New UPSCO Shipyard Begins Production

An entirely new shipyard, programmed to build commercial tug/ barge units, is now in operation in Ontonagon, Mich.

Upper Peninsula Shipbuilding Company (UPSCO), a privately owned firm, was formed in May of 1979 when its president, Charles H. Kerkman, together with Robert J. Rotundo and Robert D.

Fischl, saw a need for efficient vessel systems that would offer low-cost water transportation on the Great Lakes. Comprehensive transportation studies involving rail and truck traffic in the Great Lakes area clearly indicated savings to the many shippers who could use cross-lake water transportation as an alternative to a r o u n d - t h e - l a k e rail or truck forms of shipping.

These studies showed that the integrated t u g / b a r g e concept seemed to offer the most efficient s y s t em in h a n d l i n g cross-lake needs on a shuttle basis. Frequent service on a closely scheduled timetable would smooth the peaks and valleys, and reduce the "dead time" during loading and unloading of cargoes. UPSCO feels that the integrated tug/barge concept is ideally adapted to the needs of cross-lake railroad car shuttle service between Michigan and Wisconsin railhead ports.

The first vessels being built at the new UPSCO yard are part of an integrated tug/barge system for the State of Michigan. The initial contract with the state specifies a system comprising one tug and four barges (forebodies).

Production of the system is now under way, with deliveries planned over the next three years.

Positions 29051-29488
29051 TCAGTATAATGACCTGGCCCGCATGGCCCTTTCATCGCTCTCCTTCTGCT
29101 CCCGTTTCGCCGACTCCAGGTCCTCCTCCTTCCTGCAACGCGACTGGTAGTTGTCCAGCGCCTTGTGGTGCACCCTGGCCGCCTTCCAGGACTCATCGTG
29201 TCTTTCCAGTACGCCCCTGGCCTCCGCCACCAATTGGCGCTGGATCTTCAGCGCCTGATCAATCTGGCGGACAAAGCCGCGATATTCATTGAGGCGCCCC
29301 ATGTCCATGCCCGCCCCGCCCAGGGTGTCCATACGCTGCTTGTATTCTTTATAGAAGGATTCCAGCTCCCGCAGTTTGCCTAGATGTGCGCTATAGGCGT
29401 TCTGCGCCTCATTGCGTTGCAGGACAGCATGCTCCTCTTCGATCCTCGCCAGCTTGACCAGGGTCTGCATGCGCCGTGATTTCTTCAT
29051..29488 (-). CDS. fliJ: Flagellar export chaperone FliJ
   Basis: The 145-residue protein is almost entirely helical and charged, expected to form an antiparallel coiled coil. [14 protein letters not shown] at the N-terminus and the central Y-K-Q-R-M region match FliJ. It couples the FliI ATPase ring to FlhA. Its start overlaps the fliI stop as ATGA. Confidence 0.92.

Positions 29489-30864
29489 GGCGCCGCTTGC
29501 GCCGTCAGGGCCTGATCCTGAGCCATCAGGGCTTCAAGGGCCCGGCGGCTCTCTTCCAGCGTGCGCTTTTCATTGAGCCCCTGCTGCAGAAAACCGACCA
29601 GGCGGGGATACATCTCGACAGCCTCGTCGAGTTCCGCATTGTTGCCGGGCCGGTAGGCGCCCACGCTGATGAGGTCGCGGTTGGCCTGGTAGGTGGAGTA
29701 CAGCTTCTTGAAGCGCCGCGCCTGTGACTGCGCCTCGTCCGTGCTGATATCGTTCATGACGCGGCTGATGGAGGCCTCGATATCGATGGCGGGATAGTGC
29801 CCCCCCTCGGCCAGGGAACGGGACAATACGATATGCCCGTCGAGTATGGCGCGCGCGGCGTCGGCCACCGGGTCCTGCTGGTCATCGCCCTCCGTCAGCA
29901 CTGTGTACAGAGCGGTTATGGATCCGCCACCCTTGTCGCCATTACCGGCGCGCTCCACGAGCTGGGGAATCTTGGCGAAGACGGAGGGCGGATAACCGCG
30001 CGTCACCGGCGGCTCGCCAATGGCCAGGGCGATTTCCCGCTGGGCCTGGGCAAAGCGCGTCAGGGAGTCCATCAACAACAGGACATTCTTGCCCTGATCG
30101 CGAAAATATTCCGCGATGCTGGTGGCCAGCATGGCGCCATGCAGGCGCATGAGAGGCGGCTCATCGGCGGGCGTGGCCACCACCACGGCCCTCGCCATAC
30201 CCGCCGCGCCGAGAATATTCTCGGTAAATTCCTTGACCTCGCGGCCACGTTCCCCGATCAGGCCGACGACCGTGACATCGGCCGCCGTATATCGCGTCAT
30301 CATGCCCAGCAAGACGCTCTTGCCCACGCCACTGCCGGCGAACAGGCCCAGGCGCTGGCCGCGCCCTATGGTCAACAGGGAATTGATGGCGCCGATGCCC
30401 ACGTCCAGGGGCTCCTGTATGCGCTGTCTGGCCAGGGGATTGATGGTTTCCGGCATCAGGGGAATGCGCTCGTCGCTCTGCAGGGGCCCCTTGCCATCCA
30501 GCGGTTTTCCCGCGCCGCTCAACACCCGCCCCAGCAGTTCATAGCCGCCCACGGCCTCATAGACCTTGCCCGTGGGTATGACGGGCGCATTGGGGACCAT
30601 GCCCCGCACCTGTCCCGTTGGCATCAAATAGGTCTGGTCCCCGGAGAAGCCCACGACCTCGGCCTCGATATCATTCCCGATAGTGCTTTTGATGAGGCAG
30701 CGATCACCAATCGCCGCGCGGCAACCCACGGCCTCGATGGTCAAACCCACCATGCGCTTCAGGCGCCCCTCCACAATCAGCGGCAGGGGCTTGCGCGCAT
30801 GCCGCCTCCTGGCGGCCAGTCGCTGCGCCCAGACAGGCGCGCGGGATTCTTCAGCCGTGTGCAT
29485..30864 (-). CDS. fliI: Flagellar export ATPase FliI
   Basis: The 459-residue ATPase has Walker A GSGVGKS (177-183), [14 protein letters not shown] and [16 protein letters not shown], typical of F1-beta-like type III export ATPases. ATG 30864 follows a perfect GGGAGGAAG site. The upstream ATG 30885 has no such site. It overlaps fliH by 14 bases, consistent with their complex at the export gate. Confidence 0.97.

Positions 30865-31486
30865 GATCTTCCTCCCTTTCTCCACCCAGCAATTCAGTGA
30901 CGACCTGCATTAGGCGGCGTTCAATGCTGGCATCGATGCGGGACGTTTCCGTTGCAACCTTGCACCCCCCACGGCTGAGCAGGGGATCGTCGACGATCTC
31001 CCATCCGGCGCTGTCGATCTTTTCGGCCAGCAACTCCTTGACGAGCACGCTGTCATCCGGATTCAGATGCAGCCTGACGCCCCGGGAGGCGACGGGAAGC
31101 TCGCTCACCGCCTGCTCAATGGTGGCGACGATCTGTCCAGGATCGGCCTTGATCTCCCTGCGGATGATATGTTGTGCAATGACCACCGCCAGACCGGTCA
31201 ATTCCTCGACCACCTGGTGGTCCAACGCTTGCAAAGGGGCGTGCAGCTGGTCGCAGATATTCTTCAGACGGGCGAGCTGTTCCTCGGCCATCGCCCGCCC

The tug in the UPSCO system is 120 feet long, powered by two MaK 4,000-bhp turbocharged diesel engines driving controllablepitch propellers. The engines are designed to operate on residual fuels, providing low-cost operation.

Each barge will be 437 feet long with a beam of 64 feet; LOA of the tug/barge unit will be 484 feet.

The barges will be fully enclosed utilizing Navaire bow doors, and will accommodate 28 railroad cars. The mechanism to connect the tug and barge will be manufactured under license from ACB of France.

UPSCO engaged Breit & Garcia, a New Orleans naval architecture firm with a great deal of experience and an international reputation in the development of integrated tug/barges, to design the complete system.

Construction of the Upper Peninsula Shipbuilding yard began in November 1979. In less than seven months, on June 2, 1980, vessel fabrication was started.

The main fabrication building has an area of 60,000 square feet, with an adjoining five-floor production office building. Module building is carried out under four P&H bridge cranes, each having a span of 125 feet and 70 feet under the hook; two have a capacity of 50 tons and two are 1 5 - t o n cranes. Administration, trades, warehouse, and other support buildings are now under construction, scheduled for completion by the end of this year.

Installation of the latest in steel-treatment, transport, fabrication, and lifting equipment ensures the cost efficiency of UPSCO's operation. Major items of equipment include a Pangborn metal-processing system, the latest computer-automated Linde metal-cutting equipment, a highcapacity Ogden welding line, and a 750-ton Pacific press. Outside lifting will be handled by a Manitowoc model 4100W crawler crane.

One of the major undertakings is the staffing of the company.

UPSCO is building its organization on a scheduled basis, both in the areas of management and hourly employees. Knowledgeable, experienced personnel have been brought into the company in all areas.

In cooperation with the Michigan Department of Labor, employee training schools have been under way for several months.

Total employment during July this year reached 85 people; fullproduction employment level will range between 400 and 450 workers.

Maritime Reporter Magazine, page 36,  Sep 1980

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